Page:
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It would take a hard heart to not succumb to ‘Stay Close’. If foam parties had any credibility, this would be the soundtrack: bubbly, mischievous frolics, with a breathless come-up which has the good sense not to drop anything so brash as a hard bassline. It’s hard not to come across all loose-chopped and clammy-fingered when exalting this intro. While bass music flits between silliness and deep concentration, Delorean have gone straight for the happy vein, reaping collective elation like Cut Copy did on In Ghost Colours. Sustaining this kind of headiness for a whole set requires stamina, but then Delorean aren’t in it for the easy kicks. ‘Real Love’ offers a masterful shift in pace, slowing it all up for a bedding-in that surpasses its formidable opener.
The Ayreton Senna EP announced to the wider world (or at least the blog-reading world) Delorean's evolution from obscure hardcore roots to Spanish indie-pop superstars, and True Panther tapped them up soon after Primavera last year. In truth they’ve been mining this field since 2006’s Into the Plateau, but this has merely given them more time to perfect their idealistic blend. Proposing a colour-saturated vision of worldly grooves, Subiza beckons with all the tempered rushes and excesses of summer hedonism. Seasonal and celebratory, you can feel it all drifting by – the carnival sensory-overload, the continental street parties; the sticky evening haze and the slowed-up euphoric wooshes. Birthed on the streets of Barcelona and the small Basque town of Subiza where it was recorded, this release feels washed in Spanishness.
With 30 years of electronic music at Delorean's disposal, there is more than enough variation to keep things moving. There's a good hint of New Order’s bittersweet elation on display, hooking in with a kind of fembot siren call, a modernizing motif that weaves together various reference points into an amply cohesive work. ‘Simple Graces’ is as baggy as you like, its loose piano groove nicely reminiscent, though not particularly in thrall to the Hacienda years. Elsewhere the percussive ethno-techno of ‘Infinite Desert’ is deliriously soothing; and the impulsive, funky-house of ‘Come Wander’ provides Delorean’s clearest shot at a pure club pleaser, its Latin keys and four-to-the-floor played ecstatically straight.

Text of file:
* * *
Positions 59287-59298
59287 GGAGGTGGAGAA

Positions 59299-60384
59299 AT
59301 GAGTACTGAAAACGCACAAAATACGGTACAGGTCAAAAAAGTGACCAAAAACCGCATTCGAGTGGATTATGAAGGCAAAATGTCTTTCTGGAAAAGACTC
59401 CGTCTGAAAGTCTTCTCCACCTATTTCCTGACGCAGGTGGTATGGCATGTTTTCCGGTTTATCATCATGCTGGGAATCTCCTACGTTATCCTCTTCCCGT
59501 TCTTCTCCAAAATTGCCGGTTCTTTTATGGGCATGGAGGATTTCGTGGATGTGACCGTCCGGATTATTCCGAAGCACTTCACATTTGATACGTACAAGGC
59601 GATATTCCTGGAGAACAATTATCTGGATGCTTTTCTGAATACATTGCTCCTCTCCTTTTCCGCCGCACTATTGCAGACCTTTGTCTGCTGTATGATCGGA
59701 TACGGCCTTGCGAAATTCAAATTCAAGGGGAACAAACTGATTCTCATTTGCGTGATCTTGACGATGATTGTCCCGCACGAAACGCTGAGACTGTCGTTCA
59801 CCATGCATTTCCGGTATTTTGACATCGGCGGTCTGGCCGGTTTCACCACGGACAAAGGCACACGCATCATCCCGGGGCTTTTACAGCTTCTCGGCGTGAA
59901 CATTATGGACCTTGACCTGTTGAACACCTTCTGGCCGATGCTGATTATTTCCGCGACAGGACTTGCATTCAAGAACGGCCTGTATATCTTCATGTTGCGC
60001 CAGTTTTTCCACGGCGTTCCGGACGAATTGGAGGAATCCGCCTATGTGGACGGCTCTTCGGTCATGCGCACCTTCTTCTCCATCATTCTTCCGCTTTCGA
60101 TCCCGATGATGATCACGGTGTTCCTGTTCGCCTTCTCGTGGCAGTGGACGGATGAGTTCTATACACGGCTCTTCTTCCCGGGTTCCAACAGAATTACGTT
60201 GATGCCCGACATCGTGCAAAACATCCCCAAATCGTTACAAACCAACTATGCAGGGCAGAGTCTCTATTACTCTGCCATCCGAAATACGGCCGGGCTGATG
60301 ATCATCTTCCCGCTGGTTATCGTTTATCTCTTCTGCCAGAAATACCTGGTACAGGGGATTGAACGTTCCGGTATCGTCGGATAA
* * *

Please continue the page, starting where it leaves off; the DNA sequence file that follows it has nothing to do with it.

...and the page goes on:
Sharing the languid, reminiscing quality of Washed Out, the Delorean name has inevitably become associated with chillwave. Yet for all these references to blissed-out utopias, Subiza is a marvellous pop-dance album that evokes these pleasures. All the signs point to it being one of 2010’s best, and it carries the same all-conquering brilliance that won Wolfgang Amadeus Phoenix such high end-of-year-list spots.
Making a thousand different kinds of sense and soundtracking a thousand different lives and times, really great albums latch seamlessly onto the whole great time-space context until they become integral to the memories themselves. If you could bottle such lofty ideals then some mope would’ve done so long ago. It must take as much good fortune as creativity to surf the critical and popular wave without being rinsed out the other end. But on Subiza Delorean come tantalizingly close, using all their experience and fourth-album long-sightedness to produce an instantly-iconic album.
Frustratingly, the closing brace of tracks mark a lull in this overwhelmingly strong set – a bit of a bottling act considering this should and could have been one of the best indie-dance albums of recent years. Compared to the wonderfully compact Ayreton Senna EP there’s a little too much fat on the bone, despite being only nine tracks long. It seems disingenuous to fault an album for not being the masterpiece hoped for, but Subiza is still resoundingly strong and a likely staple of many a summer jam to come.
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